- Author: Agnolo Bronzino
- Museum: National Gallery (London)
- Year: Between 1540-1550 ⇐ Click image for larger version
Description of the picture:
Allegory with Venus and Cupid - Agnolo Bronzino. Between 1540-1550
Bronzino served as court painter in Cosimo I, Grand Duke of Tuscany. The painting, written around 1540-1550, is a masterpiece of diversity and intrigue, since here male and female figures of all ages are placed in a shallow run across the entire canvas, which causes the eye to zigzag off from one part of the composition to another. Together, these figures form an allegory dedicated to the destructive power of love.
In the center, nude Venus squeezes the golden apple in her left hand - the award that caused the Trojan War; she disarms Cupid with her right hand, erotic hugging her and the dove of peace almost crushing her with her right foot. On the right, a playful little boy is about to shower them with rose petals, not noticing that he is stepping on thorns, one of whom has already pierced his right foot. Behind him, a beautiful girl stretches her honeycomb, but her generous gesture is a deception, as she holds the sting of her snake-tail in her other hand.
In the background, the Starets-Time, for which a figure in a mask is watching, carries his hourglass on his back and tries to either hide this group of figures, or to detect the harmful forces hidden in them before the viewer; and on the left a man wrapped his head in his hands and groans in pain, tormented by madness.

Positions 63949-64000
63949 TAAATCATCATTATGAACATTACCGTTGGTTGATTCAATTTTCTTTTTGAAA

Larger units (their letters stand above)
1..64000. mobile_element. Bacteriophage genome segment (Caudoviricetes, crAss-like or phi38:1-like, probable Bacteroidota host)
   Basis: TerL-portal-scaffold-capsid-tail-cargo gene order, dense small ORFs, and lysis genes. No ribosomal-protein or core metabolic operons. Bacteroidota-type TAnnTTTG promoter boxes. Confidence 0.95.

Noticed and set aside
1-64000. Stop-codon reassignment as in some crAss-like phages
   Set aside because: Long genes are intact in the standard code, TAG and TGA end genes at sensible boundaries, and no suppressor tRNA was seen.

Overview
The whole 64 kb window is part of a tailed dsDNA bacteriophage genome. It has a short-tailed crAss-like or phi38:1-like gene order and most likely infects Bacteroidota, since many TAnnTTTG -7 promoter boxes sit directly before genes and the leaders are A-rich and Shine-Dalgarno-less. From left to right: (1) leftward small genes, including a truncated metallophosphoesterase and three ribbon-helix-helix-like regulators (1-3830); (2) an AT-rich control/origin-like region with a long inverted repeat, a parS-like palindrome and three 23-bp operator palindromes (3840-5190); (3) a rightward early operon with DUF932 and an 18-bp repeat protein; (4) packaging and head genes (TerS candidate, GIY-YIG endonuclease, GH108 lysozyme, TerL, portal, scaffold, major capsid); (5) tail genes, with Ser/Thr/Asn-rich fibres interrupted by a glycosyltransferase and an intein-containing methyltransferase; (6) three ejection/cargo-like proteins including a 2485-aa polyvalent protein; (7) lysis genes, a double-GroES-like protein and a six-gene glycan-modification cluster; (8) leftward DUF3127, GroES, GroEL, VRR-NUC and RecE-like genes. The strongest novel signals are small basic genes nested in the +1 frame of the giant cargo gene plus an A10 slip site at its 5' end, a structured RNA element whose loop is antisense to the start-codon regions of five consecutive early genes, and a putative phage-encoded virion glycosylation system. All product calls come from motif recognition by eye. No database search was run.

DECEPTION. In the allegorical picture of Bronzino, the Deception, or Sell, appears in the form of a beautiful young girl, the lower part of a reptile body and the legs of a lion. Cheating can also be depicted in painting with the help of a mask - for example, in the form of an old woman who has put on the guise of a young girl.
Stupidity. In the Middle Ages, fools were recognized as "fools" under monarchs and nobles. In the painting by Giotto Foolishness (c. 1310) she is depicted as a fat young man in a crown of feathers and a torn tunic holding a baton. In Bronzino, Stupidity is personified by a smiling boy with bells around his ankle, like a jester, who is about to shower Venus with petals. In the book of satirical poems Ship of Fools (1494) of the German poet Sebastian Brant (1458-1521), it is described how a bunch of all kinds of fools sail to the Land of Fools without a pilot and maps. This satire on human sinfulness and stupidity has become the theme of many allegorical works, including the Ship of Fools of Bosch (c. 1495).
Other paintings by Agnolo Bronzino
Portrait of Biya Medici
Portrait of Eleanor of Toledo with her son
Portrait of a young man
Portrait of Lucretia Panchatica
Portrait of Giovanni Medici as a child
Portrait of Cosimo I de Medici in armor
Watch the video: Bronzino, An Allegory with Venus and Cupid (April 2020).